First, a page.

Parking lot attendant Ron Agoglia is an outspoken man.
A former worker for the phone company in New York City and a former school board member in Brooklyn, Agoglia knows a few things about managing a school and school policy.
Even so, Agoglia’s contract to patrol Mingus Union High School parking lots will not be renewed next year, making Agoglia a high profile victim of the district’s planned $300,000 in budget cuts.
The decision to let Agoglia go was protested by Agoglia and his supporters during the public comment portion of the Thursday, May 8, Mingus Union School District’s school board meeting.
During an interview after the meeting, MUHS Superintendant Scott Dunsmore said the decision not to renew Agoglia’s contract was simply part of an overall “reduction in force” underway at the district.
Parking lot fees, paid by students, go into the district’s general fund.
Agoglia’s salary is paid out of that fund. Total parking lot fees collected, however, will not cover the cost of two parking lot attendants, one full time and one part time, Dunsmore said.
Dunsmore could not say exactly how much the district will save by laying Agoglia off.
According to Agoglia, tension between himself and Dunsmore started at the board meeting in March when Agoglia openly contradicted the superintendent about how the new closed campus policy was working.
The school board voted to close the campus earlier this year, but then decided April 10 to open the campus again for the 2008-09 school year.
The policy currently prohibits students from driving off campus, though they can leave on foot.
To get around the policy, Agoglia said students overload the few cars given lunch passes by cramming up to five teens in backseats. Students who leave campus for lunch during the day often jaywalk or walk out in front of moving traffic on Fir Street and Hwy. 260, Agoglia said.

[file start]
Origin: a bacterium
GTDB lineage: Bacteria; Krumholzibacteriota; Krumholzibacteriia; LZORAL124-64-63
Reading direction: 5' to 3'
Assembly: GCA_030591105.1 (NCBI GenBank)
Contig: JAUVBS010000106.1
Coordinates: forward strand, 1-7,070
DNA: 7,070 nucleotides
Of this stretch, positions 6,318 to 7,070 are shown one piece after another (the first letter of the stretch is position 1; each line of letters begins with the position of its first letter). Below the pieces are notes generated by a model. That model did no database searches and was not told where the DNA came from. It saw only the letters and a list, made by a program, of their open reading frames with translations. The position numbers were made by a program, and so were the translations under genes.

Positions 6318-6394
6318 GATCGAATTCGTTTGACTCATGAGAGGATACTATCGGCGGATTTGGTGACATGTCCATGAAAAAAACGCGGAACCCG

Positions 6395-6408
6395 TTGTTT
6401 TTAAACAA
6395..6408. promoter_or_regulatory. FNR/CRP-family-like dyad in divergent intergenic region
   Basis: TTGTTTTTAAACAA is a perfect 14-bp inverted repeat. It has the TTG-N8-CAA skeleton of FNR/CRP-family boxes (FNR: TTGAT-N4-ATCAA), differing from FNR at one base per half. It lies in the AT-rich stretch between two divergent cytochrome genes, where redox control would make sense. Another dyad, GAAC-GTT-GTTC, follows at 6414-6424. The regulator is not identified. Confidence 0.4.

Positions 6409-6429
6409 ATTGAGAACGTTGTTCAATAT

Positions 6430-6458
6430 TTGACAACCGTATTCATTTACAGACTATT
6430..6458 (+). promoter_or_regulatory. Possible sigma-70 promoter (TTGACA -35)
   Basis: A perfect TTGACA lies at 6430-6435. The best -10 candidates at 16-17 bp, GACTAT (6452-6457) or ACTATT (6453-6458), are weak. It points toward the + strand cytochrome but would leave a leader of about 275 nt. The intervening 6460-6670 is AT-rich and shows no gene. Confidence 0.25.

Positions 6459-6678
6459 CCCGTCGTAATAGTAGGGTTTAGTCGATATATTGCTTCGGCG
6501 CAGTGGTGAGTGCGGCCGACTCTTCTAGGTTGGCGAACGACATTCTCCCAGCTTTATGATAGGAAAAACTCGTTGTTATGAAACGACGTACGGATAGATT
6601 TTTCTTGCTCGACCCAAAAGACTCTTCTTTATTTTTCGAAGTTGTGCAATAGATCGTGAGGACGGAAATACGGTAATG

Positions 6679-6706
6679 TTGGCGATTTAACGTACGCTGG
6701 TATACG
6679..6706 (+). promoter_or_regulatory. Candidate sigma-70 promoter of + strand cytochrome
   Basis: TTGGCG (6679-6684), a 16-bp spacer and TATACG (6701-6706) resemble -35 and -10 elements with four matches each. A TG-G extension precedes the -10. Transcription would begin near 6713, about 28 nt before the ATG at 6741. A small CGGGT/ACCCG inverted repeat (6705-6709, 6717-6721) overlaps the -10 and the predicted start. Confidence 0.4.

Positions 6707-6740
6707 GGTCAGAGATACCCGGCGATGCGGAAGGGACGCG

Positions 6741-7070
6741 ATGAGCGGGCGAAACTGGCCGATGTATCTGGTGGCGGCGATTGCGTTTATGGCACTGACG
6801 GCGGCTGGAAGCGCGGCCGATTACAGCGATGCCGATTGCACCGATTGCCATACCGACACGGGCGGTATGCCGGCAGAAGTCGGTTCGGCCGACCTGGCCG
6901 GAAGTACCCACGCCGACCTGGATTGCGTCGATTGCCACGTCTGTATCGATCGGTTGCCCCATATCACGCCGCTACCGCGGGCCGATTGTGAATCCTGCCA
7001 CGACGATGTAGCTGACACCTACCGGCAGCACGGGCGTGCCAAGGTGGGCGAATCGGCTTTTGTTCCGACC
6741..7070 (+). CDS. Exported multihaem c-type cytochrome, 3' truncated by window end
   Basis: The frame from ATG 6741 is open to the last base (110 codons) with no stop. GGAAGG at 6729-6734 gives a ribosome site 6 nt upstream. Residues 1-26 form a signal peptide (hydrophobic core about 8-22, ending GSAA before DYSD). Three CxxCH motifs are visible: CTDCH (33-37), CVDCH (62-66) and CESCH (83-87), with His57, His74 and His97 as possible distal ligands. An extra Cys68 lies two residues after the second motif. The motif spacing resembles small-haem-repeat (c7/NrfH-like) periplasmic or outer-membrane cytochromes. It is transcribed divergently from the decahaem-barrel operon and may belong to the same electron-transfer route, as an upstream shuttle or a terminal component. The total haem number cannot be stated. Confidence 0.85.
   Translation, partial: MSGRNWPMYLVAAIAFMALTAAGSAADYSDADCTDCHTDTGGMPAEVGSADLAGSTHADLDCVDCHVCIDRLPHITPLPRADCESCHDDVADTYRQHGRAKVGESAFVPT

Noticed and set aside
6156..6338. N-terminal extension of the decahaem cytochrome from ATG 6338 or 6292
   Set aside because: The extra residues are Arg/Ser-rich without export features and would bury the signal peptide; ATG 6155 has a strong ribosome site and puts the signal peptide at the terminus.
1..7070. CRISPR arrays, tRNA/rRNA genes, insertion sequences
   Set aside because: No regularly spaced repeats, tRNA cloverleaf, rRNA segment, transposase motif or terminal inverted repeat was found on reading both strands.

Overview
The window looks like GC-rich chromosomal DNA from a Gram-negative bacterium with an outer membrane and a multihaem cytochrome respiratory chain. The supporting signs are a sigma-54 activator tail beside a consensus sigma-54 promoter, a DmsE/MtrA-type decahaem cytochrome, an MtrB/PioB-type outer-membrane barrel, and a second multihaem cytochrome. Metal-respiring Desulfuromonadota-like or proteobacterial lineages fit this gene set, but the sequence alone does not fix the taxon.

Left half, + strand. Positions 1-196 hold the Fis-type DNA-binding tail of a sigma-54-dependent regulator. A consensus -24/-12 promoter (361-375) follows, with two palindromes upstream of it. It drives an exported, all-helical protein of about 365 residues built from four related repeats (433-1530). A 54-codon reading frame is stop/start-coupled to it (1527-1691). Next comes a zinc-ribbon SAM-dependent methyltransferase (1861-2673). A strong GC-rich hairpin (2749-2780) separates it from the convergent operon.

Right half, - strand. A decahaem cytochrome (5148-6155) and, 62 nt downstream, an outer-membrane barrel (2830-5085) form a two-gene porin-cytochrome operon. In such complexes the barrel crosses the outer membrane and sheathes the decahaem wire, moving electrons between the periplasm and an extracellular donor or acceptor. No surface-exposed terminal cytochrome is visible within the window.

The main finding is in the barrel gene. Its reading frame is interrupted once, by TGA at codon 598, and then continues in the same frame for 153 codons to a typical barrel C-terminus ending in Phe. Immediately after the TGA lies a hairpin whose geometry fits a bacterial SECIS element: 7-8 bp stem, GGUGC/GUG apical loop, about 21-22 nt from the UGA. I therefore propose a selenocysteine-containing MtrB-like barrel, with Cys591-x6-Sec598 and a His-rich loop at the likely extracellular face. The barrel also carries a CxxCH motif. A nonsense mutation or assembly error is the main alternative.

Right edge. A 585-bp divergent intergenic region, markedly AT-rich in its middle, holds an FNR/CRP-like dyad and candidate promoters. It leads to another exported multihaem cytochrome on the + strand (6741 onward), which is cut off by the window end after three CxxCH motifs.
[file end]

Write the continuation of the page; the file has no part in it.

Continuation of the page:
The goal of the closed campus policy was to make the students safer, but it has actually placed them in more danger, Agoglia claimed.
If getting rid of his job is not a part of the overall budget cuts, Agoglia said he felt it was retaliation for his open disagreement with Dunsmore’s policies and actions.
“People are afraid of the school board, even the parents. I’m pretty much the only one who raises the issue to the board because the teachers are afraid of losing their jobs,” Agoglia said.
He claimed the actions of Dunsmore and the board have fostered a hostile working environment which is scaring everyone, out of fear of losing their jobs if they speak out.
Parking lot attendant Roger Stoddard spoke up for Agoglia at the May 8 board meeting. Together, he and Agoglia were able to get the parking lot under control, running off drug users and dropouts who hung around the school. He and Agoglia made MUHS safer for students and teachers, Stoddard said.
Without Agoglia, the parking lot will return to the way it was, Stoddard said.
“Please, let me keep my job,” Agoglia asked the board.
The applause in response was long, loud, vocal and unrestrained. Two people shouted out, “That-a-boy, Ron” and “God bless you, Ron.”
After the meeting, Dunsmore downplayed public sentiment expressed in favor of Agoglia during the meeting, explaining that people who show up are not a true representation of the entire community.